Institutions that continue to define themselves as women’s colleges solely by dint of the fact that only women are enrolled are, I think, doomed. Reality to the contrary, many millennials are under the impression that the gender struggle is over, the battle’s been fought and won—and perception is everything.

 

What defines the successful women’s college of the 21st century? Students (and their parents) must be able to see clearly the value of the experience and of its outcomes. And there is value in a contemporary college that:
• Encourages risk-taking and entrepreneurship (areas traditionally
avoided by women);
• Requires undergraduate research and collaborative enterprise;
• Directs students to areas of study where women are underrepresented— math, science, and engineering, for example;
• Demands technological fluency (not just literacy) across the curriculum;
• Makes leadership a part of the curriculum;
• Makes ethical reasoning a part of the curriculum;
• Makes financial literacy a part of the curriculum;
• Develops a core curriculum that recognizes its consumers as women;
• Employs and supports faculty familiar with women’s learning styles;
• Respects “traditional” women’s professions, understanding that we need the most rigorous possible preparation for talented students who aspire to be nurses and teachers.

 

At Russell Sage College these values create fertile ground for self-exploration and intellectual engagement. Our students intern in the only nanotechnology business incubator located on a women’s college campus; they control the Haystack radio telescope at MIT from Science Hall in Troy, New York; they work with middle and high school girls in the project (Girls Excited About Engineering, Mathematics + Computer Science); they earn a 100-percent pass rate on the national teacher exam; they participate in the WORLD (Women Owning Responsibility for Learning and Doing) core curriculum, taking an interdisciplinary course called Women in the World during their firstsemester, and practicing grass-roots change agency in the senior level Women Changing the World; they perform notDepartment, but also with the professional New York State Theatre Institute, in residence on the Sage campus; they travel annually with a faculty mentor to the National Conference on Undergraduate Research to present competitively-judged papers and posters; they intern at the New York State Assembly, the New York State Forensic Laboratory, the Albany Institute of History and Art, the Rensselaer County Historical Society, the New York State Attorney General’s Office, the Albany and Rensselaer Chambers of Commerce; they complete a 3+3 JD program with Albany Law School, a 4 + 2 Physician’s Assistant Program with Albany Medical College, an early assurance MD program with Albany Med; they travel to Italy and New Orleans,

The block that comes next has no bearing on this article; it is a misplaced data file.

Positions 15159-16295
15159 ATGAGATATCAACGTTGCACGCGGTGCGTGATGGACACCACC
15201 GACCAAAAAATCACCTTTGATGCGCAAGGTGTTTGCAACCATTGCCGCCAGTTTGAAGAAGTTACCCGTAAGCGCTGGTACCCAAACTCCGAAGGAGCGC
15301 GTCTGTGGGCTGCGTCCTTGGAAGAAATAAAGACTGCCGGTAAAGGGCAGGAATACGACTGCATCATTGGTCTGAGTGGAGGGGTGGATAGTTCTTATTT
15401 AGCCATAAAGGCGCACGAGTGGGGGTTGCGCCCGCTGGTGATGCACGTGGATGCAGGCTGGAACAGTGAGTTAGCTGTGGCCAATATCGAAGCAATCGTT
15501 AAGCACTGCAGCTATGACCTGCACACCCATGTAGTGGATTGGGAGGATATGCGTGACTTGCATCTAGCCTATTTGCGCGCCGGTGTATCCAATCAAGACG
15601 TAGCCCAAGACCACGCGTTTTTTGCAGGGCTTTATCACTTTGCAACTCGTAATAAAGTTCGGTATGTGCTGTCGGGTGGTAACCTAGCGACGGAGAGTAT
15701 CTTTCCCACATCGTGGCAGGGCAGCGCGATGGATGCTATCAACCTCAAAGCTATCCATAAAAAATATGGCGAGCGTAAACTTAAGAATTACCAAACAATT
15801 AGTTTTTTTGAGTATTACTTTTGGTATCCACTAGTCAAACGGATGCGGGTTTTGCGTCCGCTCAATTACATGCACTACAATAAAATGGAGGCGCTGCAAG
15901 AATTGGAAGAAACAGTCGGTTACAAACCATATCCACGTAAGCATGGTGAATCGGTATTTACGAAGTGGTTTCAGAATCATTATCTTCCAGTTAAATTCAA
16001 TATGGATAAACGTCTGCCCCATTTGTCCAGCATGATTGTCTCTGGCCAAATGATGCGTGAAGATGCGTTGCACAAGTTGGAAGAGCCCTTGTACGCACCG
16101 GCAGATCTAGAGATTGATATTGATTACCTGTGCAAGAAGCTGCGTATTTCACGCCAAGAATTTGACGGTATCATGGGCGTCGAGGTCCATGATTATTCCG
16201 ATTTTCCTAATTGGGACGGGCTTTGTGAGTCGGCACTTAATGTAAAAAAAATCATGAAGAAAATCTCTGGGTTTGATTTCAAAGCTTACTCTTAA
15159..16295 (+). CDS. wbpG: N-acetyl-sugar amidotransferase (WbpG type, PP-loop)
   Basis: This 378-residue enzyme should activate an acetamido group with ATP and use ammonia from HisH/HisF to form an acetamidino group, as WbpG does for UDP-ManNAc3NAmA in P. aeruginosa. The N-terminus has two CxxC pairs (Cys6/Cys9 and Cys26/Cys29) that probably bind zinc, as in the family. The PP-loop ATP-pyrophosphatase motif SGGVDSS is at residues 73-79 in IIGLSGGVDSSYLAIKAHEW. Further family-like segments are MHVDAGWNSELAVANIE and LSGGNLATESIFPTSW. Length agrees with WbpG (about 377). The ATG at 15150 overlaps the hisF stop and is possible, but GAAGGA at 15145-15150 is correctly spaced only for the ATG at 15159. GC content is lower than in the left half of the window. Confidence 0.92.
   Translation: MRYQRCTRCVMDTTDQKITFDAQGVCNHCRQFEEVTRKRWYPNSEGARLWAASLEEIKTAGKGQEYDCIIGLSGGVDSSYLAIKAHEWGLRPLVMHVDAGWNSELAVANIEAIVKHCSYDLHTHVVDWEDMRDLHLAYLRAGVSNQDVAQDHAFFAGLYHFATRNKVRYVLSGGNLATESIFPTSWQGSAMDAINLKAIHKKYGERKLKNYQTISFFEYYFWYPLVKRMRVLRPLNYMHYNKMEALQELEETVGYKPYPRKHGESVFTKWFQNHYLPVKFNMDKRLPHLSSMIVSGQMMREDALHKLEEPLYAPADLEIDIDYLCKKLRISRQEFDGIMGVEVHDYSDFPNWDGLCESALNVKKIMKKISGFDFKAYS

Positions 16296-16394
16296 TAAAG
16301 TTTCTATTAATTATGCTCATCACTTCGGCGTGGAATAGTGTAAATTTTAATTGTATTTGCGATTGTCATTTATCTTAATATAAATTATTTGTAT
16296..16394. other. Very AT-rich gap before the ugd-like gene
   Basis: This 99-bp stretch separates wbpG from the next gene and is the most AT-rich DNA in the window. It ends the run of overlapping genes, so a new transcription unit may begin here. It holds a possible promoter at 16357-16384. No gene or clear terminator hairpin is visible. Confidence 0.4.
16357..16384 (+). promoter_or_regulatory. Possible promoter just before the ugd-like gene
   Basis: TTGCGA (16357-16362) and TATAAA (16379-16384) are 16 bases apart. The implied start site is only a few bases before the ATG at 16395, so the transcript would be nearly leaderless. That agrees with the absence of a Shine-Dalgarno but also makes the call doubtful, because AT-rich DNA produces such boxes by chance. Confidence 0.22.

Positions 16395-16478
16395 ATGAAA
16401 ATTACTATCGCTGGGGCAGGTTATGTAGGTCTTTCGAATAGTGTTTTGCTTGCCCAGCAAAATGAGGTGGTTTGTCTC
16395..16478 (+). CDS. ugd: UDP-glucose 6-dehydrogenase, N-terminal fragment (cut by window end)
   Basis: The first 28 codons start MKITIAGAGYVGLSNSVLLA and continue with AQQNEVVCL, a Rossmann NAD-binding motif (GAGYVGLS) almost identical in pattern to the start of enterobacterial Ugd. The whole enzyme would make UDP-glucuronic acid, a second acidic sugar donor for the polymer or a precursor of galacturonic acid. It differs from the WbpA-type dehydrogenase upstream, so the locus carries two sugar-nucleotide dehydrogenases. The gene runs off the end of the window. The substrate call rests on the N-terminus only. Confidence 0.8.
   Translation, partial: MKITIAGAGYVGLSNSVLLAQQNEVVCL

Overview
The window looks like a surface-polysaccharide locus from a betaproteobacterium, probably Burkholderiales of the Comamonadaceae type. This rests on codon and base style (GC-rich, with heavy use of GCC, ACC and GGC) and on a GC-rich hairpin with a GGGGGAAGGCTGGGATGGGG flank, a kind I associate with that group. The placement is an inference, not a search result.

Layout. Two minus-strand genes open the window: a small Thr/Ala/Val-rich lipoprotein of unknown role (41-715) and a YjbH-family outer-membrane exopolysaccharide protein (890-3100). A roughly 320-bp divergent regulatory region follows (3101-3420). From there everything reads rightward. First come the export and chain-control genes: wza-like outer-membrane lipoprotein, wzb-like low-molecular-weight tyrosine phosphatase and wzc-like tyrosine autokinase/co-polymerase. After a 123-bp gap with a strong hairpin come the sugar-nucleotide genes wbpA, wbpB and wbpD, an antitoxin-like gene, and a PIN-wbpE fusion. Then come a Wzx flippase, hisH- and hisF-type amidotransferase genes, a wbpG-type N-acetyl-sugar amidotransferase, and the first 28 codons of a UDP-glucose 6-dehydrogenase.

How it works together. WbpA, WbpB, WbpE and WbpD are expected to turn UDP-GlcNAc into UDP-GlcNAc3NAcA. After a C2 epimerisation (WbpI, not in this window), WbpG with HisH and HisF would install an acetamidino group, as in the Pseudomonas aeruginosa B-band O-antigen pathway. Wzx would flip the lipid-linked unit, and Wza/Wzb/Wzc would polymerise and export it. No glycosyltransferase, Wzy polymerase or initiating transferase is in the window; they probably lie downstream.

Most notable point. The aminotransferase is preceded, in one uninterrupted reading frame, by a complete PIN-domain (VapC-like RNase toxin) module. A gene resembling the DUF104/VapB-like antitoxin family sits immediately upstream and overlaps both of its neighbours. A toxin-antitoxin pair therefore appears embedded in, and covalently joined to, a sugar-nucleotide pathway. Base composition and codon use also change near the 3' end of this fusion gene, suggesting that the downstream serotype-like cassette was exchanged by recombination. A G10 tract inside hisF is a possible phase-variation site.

Greece and Detroit, Ireland and Texas; they raise thousands of dollars every year
for local charities. They are serious, determined, funny, compassionate, able and intelligent women of influence who soak up every ounce of the value-added curriculum that Russell Sage offers them—just a day in the life of a 21st century women’s college.